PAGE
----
|EARLY PHOTOGRAPHS OF ITALY / FROM RODIN TO PICASSO – THE RELIEF IN ART / HOLBEIN, BURGKMAIR, DÜRER, AND THE NORTHERN RENAISSANCE / CONTEMPORARY ART BY PHILIPP FÜRHOFER, UGO RONDINONE, VICTOR MAN, AND MIRON SCHMÜCKLE |
The year begins with Images of Italy – an exhibition featuring early photographic masterpieces of Italy. Gondoliers on the Grand Canal, the Leaning Tower of Pisa, and the antiquities of Rome: numerous photographs by Giorgio Sommer, the Alinari brothers’ company, Carlo Naya, and Robert Macpherson, among others, shaped the image of Italy as a place of longing. From 23 February to 3 September, the Städel Museum collection will present a selection of 90 early photographs of Italy from 1850 to 1880.
The works of the artist Philipp Fürhofer exist at the interface between installation and painting. In his light boxes, layers of paint bursts reveal questions regarding the existential, reciprocal influence of humans and nature, of capitalist civilisation, and the constant destruction of our living environment. The centrepiece of the solo exhibition on view from
13 May to 8 October is a wall-filling, site-specific work, with which Fürhofer enters into a dialogue with architectural and artistic elements of the space.
Is it painting, or is it sculpture? No other artistic medium transcends the boundaries of our vision like a relief. This ambiguity has always made reliefs appealing to the most famous artists. With Outstanding! The Relief from Rodin to Picasso, from 24 May to 17 September, the Städel Museum presents a major survey exhibition on the possibilities explored in relief. On display are literally outstanding works, spanning some 150 years, by artists that include Bertel Thorvaldsen, Jules Dalou, Auguste Rodin, Medardo Rosso, Paul Gauguin, Henri Matisse, Pablo Picasso, and Alexander Archipenko, as well as Hans Arp, Kurt Schwitters, Sophie Taeuber-Arp, Yves Klein, Louise Nevelson, and Lee Bontecou.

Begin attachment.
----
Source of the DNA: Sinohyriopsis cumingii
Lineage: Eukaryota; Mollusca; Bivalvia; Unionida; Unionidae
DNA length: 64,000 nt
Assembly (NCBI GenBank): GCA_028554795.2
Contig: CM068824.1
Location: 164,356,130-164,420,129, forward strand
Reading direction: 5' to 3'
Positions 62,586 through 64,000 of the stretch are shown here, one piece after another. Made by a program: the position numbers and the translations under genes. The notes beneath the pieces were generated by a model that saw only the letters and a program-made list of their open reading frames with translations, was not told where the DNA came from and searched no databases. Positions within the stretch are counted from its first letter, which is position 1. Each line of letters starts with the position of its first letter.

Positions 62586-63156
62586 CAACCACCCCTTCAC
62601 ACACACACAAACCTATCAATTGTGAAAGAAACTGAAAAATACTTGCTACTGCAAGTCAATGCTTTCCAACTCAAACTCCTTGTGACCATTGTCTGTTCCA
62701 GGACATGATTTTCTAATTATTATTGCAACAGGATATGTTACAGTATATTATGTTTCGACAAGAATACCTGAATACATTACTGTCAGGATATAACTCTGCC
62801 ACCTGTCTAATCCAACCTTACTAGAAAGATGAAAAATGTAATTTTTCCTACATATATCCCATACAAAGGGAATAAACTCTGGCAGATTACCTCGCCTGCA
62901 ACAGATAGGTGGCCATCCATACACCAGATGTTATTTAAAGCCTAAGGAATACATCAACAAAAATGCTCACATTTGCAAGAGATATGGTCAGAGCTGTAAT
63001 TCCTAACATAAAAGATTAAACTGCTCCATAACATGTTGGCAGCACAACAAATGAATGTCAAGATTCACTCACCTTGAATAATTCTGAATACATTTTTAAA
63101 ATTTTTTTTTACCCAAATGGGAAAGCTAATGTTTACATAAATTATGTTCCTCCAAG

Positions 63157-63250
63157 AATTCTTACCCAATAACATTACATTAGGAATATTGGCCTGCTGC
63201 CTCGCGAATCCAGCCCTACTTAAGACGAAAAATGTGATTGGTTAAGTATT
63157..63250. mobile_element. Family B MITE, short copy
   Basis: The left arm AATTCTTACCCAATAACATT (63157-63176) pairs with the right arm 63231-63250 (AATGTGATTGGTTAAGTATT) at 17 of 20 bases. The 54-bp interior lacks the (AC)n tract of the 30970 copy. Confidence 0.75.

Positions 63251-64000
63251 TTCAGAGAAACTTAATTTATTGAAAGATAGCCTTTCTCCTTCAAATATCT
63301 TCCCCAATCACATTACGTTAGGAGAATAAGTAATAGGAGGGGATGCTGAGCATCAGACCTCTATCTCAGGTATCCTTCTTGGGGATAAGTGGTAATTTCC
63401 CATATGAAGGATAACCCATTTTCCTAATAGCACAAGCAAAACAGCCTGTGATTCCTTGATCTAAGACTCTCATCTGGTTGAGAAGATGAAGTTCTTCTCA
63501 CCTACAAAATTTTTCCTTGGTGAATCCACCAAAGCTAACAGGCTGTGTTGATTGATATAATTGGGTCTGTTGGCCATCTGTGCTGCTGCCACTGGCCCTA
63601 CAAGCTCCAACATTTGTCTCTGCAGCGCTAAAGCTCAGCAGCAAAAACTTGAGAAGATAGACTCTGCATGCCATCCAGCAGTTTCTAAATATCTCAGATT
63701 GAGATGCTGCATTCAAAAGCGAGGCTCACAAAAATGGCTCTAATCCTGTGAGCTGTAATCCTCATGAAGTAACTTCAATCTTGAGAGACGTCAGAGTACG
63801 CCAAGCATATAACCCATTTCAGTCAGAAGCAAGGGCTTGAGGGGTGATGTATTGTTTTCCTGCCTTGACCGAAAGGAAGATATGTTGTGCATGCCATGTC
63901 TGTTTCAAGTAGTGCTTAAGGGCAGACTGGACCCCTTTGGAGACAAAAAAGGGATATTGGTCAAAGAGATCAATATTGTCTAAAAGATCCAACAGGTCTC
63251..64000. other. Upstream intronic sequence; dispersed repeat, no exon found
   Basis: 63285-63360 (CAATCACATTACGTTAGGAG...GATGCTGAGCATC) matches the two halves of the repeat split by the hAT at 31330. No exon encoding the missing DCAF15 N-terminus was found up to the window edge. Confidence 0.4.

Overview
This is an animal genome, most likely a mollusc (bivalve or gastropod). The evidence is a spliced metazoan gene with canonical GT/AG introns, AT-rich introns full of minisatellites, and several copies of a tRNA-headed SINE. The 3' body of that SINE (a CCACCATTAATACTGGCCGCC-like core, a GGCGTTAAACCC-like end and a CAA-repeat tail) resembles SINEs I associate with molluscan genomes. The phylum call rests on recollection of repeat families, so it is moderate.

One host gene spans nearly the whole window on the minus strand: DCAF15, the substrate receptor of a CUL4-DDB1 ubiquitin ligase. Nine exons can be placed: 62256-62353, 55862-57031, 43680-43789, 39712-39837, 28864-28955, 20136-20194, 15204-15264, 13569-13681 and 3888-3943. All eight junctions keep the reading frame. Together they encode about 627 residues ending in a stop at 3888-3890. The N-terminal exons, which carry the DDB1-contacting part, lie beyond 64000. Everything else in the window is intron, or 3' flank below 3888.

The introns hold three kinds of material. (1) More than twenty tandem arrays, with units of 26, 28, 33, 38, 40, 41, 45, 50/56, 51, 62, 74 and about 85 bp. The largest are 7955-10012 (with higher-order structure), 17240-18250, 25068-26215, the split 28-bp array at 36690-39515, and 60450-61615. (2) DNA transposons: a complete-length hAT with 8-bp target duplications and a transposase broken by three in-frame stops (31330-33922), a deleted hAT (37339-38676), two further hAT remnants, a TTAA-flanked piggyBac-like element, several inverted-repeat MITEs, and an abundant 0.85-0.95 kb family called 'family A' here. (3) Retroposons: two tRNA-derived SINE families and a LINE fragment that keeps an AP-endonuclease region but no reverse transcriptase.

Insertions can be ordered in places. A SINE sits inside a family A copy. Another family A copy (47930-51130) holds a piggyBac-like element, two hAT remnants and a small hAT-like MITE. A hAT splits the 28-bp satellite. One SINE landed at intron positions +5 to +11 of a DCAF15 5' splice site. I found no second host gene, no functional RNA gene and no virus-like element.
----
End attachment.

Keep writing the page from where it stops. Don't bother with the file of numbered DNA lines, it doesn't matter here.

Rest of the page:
In the summer of 2023, the Swiss artist Ugo Rondinone will transform the prominent hill of the Städel Garden into a strange landscape. In his group of works Sunrise. East, Rondinone assigns a head with characteristic, highly reduced facial features to each month in the calendar. Larger than life and cast in shiny silver aluminium, the massive sculptural heads are reduced to their facial expressions. They trigger the most diverse associations, suggesting ritual masks and ghosts, as well as the visual language of comics, emoticons, and memes.
Intimate, predominantly small-format paintings seemingly lost in time characterise the work of Romanian artist Victor Man. Subtle influences of the pre-Renaissance period and echoes of Symbolism can be discerned in his melancholic imagery. Set amidst the Städel Museum’s Old Masters Collection, self-portraits and portraits by the artist will be on view from 14 October 2023 to 4 February 2024.
Along with Albrecht Dürer, the painters Hans Holbein the Elder and Hans Burgkmair the Elder are regarded as pioneers of a new art: Renaissance painting. The centre of this art was the imperial and commercial metropolis of Augsburg, which developed into the capital of both the German and international Renaissance in just a few decades. The Städel Museum is dedicating a major special exhibition to this art historical turning point from 2 November 2023 to 18 February 2024. Renaissance: The Northern Side brings together in one exhibition for the first time a significant number of the most important paintings, drawings, and prints by Hans Holbein the Elder and Hans Burgkmair the Elder. Works by other Augsburg-based artists from the period, dating from 1480/90 to around 1530, as well as selected German, Italian, and Dutch artworks by Albrecht Dürer, Andrea Solario, and Hugo van der Goes, among others, will augment the selection. These works were created either for municipal clients or had an exemplary influence on the work of Holbein and Burgkmair.
The Romanian-German artist Miron Schmückle is a very unique protagonist of contemporary art. Growing up in Romania under Nicolae Ceausescu, as a child, the artist had dreamed of other worlds which seemed forever inaccessible due to the Iron Curtain. His early engagement with art history on the one hand and flora and fauna of distant countries on the other resulted in a uniquely coherent artistic oeuvre. The Städel Museum will present his unique pictorial cosmos beginning in November 2023.